UK COVID-19 testing data 'far from complete and comprehensible'
Updated 01:59, 03-Jun-2020
Andy Murray

The head of the UK's statistics regulator has strongly criticized the government's COVID-19 testing data, saying they were "far from complete and comprehensible."

The UK government has faced repeated criticism from the independent UK Statistics Authority (UKSA) over its daily figures, in which it counts both the number of tests that have been posted out, as well as the number of those actually completed. The data also do not highlight how many are repeat tests on the same person.

"The aim seems to be to show the largest possible number of tests, even at the expense of understanding," David Norgrove, the head of the UKSA, wrote in a strongly worded letter to Health Secretary Matt Hancock.

"It is also hard to believe the statistics work to support the testing program itself," he added.

The letter adds to questions surrounding the government's handling of a pandemic that has killed almost 40,000 people in the UK, according to the latest figures.

The head of the UK's statistics regulator has slammed the government's COVID-19 testing data. /AP Photo/Frank Augstein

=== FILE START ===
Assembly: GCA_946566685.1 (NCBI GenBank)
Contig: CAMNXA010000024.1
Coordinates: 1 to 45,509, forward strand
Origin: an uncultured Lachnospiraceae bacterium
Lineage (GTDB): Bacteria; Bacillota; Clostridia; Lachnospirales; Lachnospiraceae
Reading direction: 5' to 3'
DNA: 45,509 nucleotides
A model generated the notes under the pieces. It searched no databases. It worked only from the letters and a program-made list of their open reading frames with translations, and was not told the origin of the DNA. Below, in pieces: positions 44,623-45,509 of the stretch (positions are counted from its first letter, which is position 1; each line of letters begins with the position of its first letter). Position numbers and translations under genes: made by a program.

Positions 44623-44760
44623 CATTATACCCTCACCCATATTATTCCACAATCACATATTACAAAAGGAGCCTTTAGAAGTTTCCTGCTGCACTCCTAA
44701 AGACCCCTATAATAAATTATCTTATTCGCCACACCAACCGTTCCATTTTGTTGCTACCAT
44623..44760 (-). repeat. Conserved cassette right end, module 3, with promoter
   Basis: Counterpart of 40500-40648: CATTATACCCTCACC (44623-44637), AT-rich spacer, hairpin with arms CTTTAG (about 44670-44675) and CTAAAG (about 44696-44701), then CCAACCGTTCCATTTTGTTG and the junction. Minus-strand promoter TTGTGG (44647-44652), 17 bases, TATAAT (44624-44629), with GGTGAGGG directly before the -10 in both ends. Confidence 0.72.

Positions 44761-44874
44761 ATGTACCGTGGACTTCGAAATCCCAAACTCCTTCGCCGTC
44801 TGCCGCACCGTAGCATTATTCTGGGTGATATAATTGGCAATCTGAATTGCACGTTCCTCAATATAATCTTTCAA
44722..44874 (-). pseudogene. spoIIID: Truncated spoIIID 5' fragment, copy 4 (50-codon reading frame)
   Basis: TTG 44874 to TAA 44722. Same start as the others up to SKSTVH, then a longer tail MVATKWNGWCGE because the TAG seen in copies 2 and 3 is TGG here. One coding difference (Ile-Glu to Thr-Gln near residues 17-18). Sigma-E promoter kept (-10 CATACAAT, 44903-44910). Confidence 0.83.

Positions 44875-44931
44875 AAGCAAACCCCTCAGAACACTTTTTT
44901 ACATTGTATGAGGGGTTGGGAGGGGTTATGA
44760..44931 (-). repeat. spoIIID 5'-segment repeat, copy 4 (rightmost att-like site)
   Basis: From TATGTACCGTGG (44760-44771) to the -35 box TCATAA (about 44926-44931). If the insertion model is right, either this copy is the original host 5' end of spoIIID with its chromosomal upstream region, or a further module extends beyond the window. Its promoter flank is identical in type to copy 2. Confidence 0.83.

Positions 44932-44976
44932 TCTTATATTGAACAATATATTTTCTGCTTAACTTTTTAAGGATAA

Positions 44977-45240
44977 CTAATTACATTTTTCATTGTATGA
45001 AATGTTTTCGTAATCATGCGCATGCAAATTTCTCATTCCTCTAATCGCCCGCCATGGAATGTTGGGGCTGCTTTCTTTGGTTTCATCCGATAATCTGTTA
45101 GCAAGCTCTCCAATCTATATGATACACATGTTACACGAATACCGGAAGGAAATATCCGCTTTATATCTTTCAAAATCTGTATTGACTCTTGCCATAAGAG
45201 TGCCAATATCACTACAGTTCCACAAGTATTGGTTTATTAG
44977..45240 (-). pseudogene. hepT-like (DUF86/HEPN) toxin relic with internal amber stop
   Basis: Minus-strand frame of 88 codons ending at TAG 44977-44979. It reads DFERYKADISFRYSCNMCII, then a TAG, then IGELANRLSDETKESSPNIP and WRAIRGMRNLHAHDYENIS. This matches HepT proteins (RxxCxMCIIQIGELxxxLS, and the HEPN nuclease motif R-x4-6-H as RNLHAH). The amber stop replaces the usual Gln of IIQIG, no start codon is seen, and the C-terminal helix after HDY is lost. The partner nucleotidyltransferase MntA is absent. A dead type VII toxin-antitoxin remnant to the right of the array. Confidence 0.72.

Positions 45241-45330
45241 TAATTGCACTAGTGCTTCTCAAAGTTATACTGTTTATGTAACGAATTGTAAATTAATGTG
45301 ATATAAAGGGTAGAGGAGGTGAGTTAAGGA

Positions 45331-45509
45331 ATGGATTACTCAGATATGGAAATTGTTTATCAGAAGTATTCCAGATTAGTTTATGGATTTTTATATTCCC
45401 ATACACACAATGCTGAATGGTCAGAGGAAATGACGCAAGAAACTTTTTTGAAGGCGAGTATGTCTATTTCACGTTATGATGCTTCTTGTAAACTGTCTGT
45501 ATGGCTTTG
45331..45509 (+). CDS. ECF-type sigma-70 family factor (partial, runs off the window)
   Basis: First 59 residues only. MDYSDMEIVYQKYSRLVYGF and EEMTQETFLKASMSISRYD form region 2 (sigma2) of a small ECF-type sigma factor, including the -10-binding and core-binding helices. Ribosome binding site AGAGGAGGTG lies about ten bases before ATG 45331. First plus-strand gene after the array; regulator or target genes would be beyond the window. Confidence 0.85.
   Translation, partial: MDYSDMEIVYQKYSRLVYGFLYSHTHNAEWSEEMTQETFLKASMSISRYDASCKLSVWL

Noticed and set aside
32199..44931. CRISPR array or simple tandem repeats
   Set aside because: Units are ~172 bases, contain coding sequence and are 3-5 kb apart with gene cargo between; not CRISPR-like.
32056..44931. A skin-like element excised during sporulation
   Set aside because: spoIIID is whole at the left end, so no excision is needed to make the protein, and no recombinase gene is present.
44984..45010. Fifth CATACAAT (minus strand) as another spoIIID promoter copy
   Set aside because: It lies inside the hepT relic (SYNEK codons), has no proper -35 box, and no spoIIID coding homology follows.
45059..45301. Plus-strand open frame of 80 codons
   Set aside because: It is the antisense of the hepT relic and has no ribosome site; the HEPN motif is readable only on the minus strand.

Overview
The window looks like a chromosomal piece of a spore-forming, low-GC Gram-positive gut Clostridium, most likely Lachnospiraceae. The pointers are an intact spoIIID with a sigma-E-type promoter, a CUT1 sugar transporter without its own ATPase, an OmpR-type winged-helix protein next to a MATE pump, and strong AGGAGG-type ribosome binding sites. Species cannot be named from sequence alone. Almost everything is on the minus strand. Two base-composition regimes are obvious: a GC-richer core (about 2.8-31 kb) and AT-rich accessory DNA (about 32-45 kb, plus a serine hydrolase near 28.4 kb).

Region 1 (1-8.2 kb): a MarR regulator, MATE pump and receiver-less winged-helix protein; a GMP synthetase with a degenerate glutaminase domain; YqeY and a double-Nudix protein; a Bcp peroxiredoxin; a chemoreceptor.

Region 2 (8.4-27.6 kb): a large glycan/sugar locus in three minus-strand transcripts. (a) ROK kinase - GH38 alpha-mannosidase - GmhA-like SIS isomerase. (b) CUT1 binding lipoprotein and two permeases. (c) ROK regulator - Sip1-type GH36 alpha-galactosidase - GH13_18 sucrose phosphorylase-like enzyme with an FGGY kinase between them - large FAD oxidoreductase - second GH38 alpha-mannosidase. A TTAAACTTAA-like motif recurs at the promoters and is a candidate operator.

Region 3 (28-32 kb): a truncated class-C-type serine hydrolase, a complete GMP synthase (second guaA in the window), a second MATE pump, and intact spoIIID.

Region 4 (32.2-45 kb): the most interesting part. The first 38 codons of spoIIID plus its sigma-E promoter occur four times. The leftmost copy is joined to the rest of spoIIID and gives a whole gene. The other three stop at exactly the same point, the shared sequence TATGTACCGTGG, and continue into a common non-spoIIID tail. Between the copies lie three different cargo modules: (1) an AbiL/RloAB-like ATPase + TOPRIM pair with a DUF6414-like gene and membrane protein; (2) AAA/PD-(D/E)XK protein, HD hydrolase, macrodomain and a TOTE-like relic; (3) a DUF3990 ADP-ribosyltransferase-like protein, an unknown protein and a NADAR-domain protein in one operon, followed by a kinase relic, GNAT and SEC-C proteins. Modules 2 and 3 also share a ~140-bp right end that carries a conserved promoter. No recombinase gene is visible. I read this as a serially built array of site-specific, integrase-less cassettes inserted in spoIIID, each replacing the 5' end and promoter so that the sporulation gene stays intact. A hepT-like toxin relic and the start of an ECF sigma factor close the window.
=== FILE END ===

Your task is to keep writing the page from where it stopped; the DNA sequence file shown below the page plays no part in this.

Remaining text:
The head of the UK's statistics regulator has slammed the government's COVID-19 testing data. /AP Photo/Frank Augstein


It also comes a day after Hancock announced the government had reached its 200,000-a-day testing capacity ahead of its end-of-May target. 

At the UK government's Tuesday evening daily press briefing Hancock said he had spoken to Norgrove since the letter's publication and was working with the statistics authorities to present testing data in the best way possible.

Hancock said: "We'll be working with them to make sure the statistics are constantly improved. The way we present them is the simplest way of presenting a very complex picture."

On 11 May, Norgrove had written a first letter to the health secretary, urging him to take measures to boost public confidence in the testing system by making it more transparent. In his latest response, Norgrove said he warmly welcomed Hancock's support for high-quality data.

"But the testing statistics still fall well short of its expectations," Norgrove said.

"It is not surprising that, given their inadequacy, data on testing are so widely criticized and often mistrusted."

Norgrove also said test result metrics should include key types of employment, age, sex and location by both geography and places, such as care homes. He also called for the government's new Test and Trace program to be developed systematically "to avoid the situation that has arisen in relation to the testing program," and a published timetable of changes that need to be made.


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Source(s): Reuters